After that, participants have time for fellowship with one another before lunch. And when they’re done with lunch, they go home.
“Our goal and dream for this program is that people can continue to have a safe place to go where they can learn of God, eat a really delicious meal, and learn, grow, and be comfortable,” Jimenez said.
Response to the program has been positive. In fact, in the weeks since the program’s launch, program attendance is already between 20 to 30 participants. Many seniors have started joining the corps’ Sunday church services as well.
“We’ve had nothing but amazing results and testimonials,” Laubach said. “It’s a big deal to [the seniors].”
“They love it,” Jimenez added. “We say here at the Red Shield that the seniors are the party and the joy of our programs because they just have been so open to receiving the care and the love that we want to provide for them—and in return, they bring so much joy to our lives.”
The exercise the seniors are getting is already resulting in health improvements.
“Some of the exercise is really helping some of the seniors who really had problems with balance and the ability to walk,” Ramos said. “It’s truly affecting them—mind, body and soul.”
Ramos said that one client was having shoulder problems and has regained mobility in her shoulders since working with the Red Shield’s exercise coach.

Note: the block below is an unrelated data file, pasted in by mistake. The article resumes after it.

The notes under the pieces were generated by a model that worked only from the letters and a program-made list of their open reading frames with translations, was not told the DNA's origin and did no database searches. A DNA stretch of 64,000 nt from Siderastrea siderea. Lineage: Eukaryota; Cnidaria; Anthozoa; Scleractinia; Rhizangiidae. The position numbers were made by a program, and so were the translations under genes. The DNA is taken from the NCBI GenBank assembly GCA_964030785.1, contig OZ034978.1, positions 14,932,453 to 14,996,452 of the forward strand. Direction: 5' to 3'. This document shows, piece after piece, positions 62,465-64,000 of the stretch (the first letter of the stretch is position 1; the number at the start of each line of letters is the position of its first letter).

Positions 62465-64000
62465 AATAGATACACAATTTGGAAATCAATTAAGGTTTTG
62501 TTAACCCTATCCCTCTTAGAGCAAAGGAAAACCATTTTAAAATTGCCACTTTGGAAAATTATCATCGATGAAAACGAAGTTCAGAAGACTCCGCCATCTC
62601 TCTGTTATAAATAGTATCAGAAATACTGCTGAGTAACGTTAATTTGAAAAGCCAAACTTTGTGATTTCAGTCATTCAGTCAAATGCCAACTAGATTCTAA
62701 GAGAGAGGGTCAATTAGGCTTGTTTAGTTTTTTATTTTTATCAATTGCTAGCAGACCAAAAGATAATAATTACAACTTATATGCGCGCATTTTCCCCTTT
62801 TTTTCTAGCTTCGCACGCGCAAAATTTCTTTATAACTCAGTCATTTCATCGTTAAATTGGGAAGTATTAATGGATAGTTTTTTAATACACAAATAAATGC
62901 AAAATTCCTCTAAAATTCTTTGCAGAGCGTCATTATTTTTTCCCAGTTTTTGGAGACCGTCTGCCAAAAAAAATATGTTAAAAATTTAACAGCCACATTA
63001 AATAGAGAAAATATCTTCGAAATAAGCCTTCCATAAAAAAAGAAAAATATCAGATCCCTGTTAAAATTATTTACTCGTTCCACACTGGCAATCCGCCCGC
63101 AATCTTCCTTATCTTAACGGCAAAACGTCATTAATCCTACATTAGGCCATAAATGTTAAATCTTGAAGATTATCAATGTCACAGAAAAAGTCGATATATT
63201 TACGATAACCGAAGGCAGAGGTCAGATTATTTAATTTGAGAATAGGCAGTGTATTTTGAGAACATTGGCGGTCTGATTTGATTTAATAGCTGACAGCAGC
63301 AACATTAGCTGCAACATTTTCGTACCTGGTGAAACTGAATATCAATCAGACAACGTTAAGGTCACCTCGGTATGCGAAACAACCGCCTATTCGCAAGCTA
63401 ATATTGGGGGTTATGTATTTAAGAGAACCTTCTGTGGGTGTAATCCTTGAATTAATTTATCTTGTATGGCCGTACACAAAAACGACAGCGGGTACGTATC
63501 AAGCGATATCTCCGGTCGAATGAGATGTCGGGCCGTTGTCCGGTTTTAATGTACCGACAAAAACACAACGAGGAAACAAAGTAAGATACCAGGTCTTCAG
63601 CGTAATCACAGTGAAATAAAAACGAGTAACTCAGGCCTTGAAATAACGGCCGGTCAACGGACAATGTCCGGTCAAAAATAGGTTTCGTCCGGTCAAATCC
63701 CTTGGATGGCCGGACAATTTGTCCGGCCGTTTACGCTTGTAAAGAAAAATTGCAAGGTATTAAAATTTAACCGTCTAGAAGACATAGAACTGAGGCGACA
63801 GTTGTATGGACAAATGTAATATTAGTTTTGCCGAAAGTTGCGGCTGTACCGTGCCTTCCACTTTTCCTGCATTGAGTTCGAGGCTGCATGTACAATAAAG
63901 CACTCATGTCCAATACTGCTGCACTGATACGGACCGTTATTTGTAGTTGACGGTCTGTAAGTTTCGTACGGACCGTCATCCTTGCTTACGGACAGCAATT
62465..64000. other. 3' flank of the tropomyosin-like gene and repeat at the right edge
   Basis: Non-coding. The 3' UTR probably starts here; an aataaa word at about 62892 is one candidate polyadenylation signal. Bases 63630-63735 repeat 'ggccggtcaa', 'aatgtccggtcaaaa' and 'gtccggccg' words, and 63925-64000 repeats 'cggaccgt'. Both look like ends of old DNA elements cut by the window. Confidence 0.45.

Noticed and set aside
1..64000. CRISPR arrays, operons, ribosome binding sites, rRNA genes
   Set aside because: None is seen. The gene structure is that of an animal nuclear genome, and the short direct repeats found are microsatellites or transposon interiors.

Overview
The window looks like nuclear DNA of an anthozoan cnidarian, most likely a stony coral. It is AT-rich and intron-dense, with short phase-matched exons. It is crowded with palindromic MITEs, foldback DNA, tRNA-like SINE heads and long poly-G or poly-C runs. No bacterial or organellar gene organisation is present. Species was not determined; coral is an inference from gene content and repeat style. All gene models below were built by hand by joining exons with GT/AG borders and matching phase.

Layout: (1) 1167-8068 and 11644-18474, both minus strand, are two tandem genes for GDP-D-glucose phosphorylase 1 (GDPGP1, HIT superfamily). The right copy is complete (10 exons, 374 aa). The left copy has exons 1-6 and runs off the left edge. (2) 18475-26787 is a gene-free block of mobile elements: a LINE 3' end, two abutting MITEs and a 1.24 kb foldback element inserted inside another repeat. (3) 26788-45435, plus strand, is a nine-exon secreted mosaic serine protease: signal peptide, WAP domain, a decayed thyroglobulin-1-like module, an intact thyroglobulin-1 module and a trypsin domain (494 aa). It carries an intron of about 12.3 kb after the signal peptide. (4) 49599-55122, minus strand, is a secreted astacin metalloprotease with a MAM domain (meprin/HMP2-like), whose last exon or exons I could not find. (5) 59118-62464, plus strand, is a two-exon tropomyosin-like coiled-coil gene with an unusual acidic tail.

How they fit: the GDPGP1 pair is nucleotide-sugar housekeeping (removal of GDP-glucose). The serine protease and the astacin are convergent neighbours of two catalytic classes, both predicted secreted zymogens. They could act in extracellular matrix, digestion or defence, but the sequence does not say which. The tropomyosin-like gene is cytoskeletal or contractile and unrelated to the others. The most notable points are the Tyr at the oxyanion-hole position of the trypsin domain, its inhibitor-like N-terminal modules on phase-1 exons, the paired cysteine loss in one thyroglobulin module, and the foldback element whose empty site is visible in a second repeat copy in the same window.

Jimenez said another senior previously struggled to get in and out of vehicles. After a few weeks of exercise classes, he no longer needs help with the car.
“He’s very flexible now and gets very excited because he says, ‘Thanks to those exercise classes, I can now get in and out of the car without being in pain or afraid of falling because I feel stronger and better,’” Jimenez said. “Just to be able to be part of those little success stories in their lives brings so much joy to our lives to be able to provide that for them.”
“We see just the difference that it’s making in their lives and how beautiful it is to see some of them go out of their comfort zones and also even try better for their own health,” Jimenez added.
Laubach and Jimenez hope the senior center is a program that continues past its original 15-month funding period. They said they are thankful for the opportunity that Sutter Health granted them to help impact the lives of the seniors in Modesto.
“We’re very grateful to Sutter Health for being willing to partner with us and help us serve the senior community and…provide a safe place for them,” Jimenez said.
Until then, Jimenez said the senior center at the Modesto Red Shield is intended to be a place where seniors “feel at home, safe, loved and cared for.”
“A lot of our seniors that we serve now would not have a space or something in their agendas to do. A lot of them have shared how much we have given them a reason to wake up in the morning and be excited to go to a place where they will do different activities and have fellowship and community,” Jimenez said. “We want to provide that for them and [show] that God loves them, that they’re not alone, and that there are people who care for them, who are praying for them and want to build intentional relationships with them.”